The cytosolic distribution of PHGR1 protein in Caco-2 cells at day 2 revealed an almost homogeneous distribution of tiny spots (Fig. 4d). Interestingly, the distribution shifted towards larger speckles of PHGR1 (Fig. 4f) inside the cytoplasm at day 9. From the focal plan we also judged the large speckles in later stages to be located on the apical side of the cells. Examination of the slides with a confocal laser scanning microscope confirmed this distribution (Fig. 4h and i). The speckles were reminiscent of intracellular vesicles.
Transcript profile in response to PHGR1 downregulation
To elucidate the functional pathways related to PHGR1 expression, we investigated the global transcriptional effects of PHGR1 knockdown in HT29 colon cancer cells. The HT29 cancer cell line was chosen because of its moderately high PHGR1 mRNA levels in growing cultures. To eliminate non-specific side effects of siRNA transfection, two different PHGR1-targeted siRNAs were used in addition to a negative control siRNA (scramble). Knockdown of PHGR1 mRNA (70% reduction) and protein levels in transfected HT29 cells was verified by quantitative RT-PCR and Western blotting (Additional file 4).
Global mRNA profiling by microarray analysis of HT29 cells transfected separately with two different PHGR1-targeted siRNAs (siRNA A and B) revealed 406 genes that were significantly upregulated and 369 genes significantly downregulated in response to PHGR1 knockdown (Additional files 5 and 6). Clustering and heatmap analysis of significantly upregulated or downregulated genes unveiled substantial changes in the mRNA profiles due to PHGR1 knockdown (Fig. 5a). The biological replicates clustered together as expected. Upregulated and downregulated transcripts with high fold changes or well-known functions were verified by quantitative RT-PCR in a separate transfection experiment (Additional file 4).
To further characterize the functional relationships of PHGR1, we performed gene ontology analysis, searching for ontologies over- and under-represented among the upregulated and downregulated genes. As shown in Fig. 5b and Additional file 7, genes associated with localization and transport were over-represented among the upregulated genes. On the other hand, genes associated with metabolic processes were over-represented among the downregulated genes, whereas metabolic and biosynthetic biological processes were under-represented among the upregulated genes and catabolic processes were under-represented among the downregulated genes (results not shown).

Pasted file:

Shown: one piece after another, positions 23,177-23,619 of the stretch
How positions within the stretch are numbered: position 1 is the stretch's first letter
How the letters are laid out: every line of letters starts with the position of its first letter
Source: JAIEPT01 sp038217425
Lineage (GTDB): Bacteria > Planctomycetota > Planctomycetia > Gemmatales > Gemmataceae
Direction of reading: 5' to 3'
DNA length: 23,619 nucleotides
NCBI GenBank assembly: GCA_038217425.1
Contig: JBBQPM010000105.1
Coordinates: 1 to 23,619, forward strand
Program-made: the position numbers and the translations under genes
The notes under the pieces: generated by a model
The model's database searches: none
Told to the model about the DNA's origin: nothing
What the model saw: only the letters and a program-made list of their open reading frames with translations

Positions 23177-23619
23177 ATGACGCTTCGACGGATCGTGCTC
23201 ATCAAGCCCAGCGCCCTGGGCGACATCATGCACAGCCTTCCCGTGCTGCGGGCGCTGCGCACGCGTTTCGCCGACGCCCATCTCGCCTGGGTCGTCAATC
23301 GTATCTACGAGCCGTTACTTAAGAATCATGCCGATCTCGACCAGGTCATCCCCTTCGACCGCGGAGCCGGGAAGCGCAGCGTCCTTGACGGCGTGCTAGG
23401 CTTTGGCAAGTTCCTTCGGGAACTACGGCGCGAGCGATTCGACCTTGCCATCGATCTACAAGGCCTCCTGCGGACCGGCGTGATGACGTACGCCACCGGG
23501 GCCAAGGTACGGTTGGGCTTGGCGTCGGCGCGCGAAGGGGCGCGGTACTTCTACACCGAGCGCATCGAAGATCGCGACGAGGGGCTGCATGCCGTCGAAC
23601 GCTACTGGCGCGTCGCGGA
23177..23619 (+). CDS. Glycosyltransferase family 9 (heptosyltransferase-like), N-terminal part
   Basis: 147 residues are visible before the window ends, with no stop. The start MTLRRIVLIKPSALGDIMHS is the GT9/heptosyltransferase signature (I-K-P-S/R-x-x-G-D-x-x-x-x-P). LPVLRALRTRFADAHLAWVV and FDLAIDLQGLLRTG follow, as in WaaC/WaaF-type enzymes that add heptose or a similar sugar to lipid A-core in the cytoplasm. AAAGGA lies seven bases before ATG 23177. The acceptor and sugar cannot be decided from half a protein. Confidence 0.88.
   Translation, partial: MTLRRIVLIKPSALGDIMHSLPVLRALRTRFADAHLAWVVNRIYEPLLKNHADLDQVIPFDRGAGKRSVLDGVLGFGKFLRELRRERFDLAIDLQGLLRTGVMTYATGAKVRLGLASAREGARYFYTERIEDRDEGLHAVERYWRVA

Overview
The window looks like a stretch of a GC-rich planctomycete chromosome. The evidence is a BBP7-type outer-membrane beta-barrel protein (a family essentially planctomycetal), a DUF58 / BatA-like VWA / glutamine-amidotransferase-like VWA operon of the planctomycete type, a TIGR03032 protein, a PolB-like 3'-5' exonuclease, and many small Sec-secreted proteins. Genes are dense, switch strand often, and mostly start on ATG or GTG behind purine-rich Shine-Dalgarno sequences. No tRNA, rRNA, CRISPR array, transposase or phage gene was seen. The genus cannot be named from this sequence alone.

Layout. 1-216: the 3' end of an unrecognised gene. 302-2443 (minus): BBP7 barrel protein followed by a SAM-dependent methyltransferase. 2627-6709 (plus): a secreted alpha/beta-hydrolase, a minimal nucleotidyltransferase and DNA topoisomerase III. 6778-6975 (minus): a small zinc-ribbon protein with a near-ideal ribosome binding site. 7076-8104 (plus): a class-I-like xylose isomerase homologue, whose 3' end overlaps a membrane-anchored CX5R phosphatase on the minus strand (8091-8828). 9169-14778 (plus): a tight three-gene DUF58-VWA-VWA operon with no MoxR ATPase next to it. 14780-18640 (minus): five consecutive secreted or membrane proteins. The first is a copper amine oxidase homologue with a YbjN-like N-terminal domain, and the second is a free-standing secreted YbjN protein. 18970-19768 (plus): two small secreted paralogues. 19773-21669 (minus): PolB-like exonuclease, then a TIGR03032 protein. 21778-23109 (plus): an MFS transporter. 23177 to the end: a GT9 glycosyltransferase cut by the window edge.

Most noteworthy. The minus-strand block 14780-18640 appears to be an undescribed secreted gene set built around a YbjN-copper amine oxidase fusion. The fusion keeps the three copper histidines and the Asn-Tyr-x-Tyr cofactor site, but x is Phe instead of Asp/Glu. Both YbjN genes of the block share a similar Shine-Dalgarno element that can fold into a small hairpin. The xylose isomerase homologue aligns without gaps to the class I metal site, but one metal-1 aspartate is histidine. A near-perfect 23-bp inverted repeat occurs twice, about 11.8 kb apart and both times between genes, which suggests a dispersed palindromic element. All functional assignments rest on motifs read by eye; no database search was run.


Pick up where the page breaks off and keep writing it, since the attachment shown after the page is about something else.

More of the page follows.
PHGR1 is a potential marker for detection of lymph node metastasis in colorectal cancer
We hypothesized that PHGR1 may serve as a clinically useful biomarker for detection of lymph node metastasis in colorectal cancer patients because of our observation that PHGR1 mRNA levels are high in normal colon mucosa and very low in normal lymph nodes and several other tissues (Fig. 2a). To investigate this hypothesis, we measured the levels of PHGR1 mRNA in parallel with the mRNA levels of the established lymph node metastasis marker KRT20 in tumors from colon, pancreas, breast, prostate and lung (non-small cell) cancer patients, as well as normal lymph nodes and lymph nodes with known colon cancer metastases (Fig. 6a and b). On average, PHGR1 mRNA levels were 3.4 x 105 times higher in colon tumors than normal lymph nodes, whereas KRT20 mRNA levels were 1.3 × 105 times higher (P = 0.02). Median PHGR1 mRNA level were 1.4 × 105 times higher in lymph nodes with known metastases compared with normal lymph nodes (P < 0.001), whereas the corresponding number was 2.5 x 104 for KRT20 (P < 0.001). This finding suggested that PHGR1 may be a promising alternative to KRT20 for detecting lymph node metastases. The mean PHGR1 and KRT20 mRNA levels in examined colon cancers were 620- and 90-times higher than the mean level in the other tumor types tested (P < 0.001), respectively, indicating that PHGR1 is also more colon cancer-specific than KRT20.
Downregulation during tumorigenesis is a recognized weakness of using differentiation markers such as KRT20 as markers of tumor metastasis. To compare PHGR1 and KRT20 in this context, we measured PHGR1 and KRT20 mRNA levels in tumor biopsies from 209 patients with operable colon cancer and normal mucosa biopsies from 76 of the 209 patients (Fig. 6c and d). The mean PHGR1 and KRT20 mRNA levels were 6.2 and 6.7-times lower in tumors than in the mucosa, respectively. No significant association was found between primary tumor PHGR1 mRNA levels and clinicopathological parameters or survival (Additional file 8 and data not shown). PHGR1 protein was also detected by IHC in all examined colorectal tumors (n = 17, Fig. 3c and data not shown).
As a proof-of-principle experiment, we immunohistochemically stained the PHGR1 protein in several lymph nodes with known CRC metastases (Fig. 6e). All examined lymph nodes (n = 4) were clearly positive for PHGR1 in the metastatic areas, suggesting that the PHGR1 protein is a potential marker of lymph node metastasis in colorectal cancer.